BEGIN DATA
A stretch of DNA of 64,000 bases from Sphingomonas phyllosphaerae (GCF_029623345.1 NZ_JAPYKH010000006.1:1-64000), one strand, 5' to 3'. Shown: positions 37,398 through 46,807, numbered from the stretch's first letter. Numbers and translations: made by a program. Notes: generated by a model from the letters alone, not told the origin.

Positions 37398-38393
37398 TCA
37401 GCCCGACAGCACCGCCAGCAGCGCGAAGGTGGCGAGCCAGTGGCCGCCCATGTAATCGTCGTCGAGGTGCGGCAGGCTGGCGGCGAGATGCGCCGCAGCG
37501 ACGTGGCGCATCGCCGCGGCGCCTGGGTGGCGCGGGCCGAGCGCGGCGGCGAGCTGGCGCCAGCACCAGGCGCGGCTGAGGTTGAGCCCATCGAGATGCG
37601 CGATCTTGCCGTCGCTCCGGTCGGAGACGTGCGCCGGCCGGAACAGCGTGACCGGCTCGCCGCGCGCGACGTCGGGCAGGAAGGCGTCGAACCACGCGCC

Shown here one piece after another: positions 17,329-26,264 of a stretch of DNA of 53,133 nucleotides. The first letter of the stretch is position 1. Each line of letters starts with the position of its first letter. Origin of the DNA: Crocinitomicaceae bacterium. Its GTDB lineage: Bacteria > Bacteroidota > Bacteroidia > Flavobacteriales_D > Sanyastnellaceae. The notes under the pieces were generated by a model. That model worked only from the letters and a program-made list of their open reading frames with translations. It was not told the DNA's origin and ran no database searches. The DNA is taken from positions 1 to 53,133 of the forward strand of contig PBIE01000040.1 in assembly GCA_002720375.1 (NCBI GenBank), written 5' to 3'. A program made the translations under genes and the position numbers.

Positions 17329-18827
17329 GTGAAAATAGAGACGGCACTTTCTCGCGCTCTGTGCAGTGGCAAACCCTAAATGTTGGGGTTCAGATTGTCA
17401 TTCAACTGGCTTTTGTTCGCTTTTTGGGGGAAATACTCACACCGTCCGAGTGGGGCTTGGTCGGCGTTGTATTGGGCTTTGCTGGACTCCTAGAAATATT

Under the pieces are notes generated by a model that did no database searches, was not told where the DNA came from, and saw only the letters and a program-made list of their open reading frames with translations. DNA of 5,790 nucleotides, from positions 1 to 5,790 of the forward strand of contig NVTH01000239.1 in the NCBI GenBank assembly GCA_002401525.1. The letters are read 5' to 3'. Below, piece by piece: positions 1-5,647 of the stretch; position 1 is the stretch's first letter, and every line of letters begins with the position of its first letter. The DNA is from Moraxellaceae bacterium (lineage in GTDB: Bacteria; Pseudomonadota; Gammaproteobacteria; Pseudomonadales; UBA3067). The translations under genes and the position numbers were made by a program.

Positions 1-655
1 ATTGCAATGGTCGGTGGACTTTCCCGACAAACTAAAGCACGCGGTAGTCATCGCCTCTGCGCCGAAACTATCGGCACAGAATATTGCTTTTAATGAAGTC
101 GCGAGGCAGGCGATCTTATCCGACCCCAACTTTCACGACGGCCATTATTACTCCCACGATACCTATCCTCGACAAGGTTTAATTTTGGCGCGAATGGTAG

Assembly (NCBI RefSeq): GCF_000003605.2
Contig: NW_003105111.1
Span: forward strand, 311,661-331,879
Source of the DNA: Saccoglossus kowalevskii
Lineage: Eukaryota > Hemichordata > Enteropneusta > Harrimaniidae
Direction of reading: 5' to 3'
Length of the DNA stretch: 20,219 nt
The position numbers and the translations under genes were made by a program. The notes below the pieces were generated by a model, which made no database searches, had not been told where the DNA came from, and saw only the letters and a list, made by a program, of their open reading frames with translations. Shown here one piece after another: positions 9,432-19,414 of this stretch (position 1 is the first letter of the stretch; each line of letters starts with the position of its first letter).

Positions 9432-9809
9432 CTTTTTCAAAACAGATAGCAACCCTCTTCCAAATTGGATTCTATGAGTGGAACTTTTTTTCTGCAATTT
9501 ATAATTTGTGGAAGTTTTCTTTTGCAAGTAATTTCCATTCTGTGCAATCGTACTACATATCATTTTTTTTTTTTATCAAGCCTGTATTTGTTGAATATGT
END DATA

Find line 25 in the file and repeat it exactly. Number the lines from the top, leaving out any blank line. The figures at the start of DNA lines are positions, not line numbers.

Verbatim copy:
9501 ATAATTTGTGGAAGTTTTCTTTTGCAAGTAATTTCCATTCTGTGCAATCGTACTACATATCATTTTTTTTTTTTATCAAGCCTGTATTTGTTGAATATGT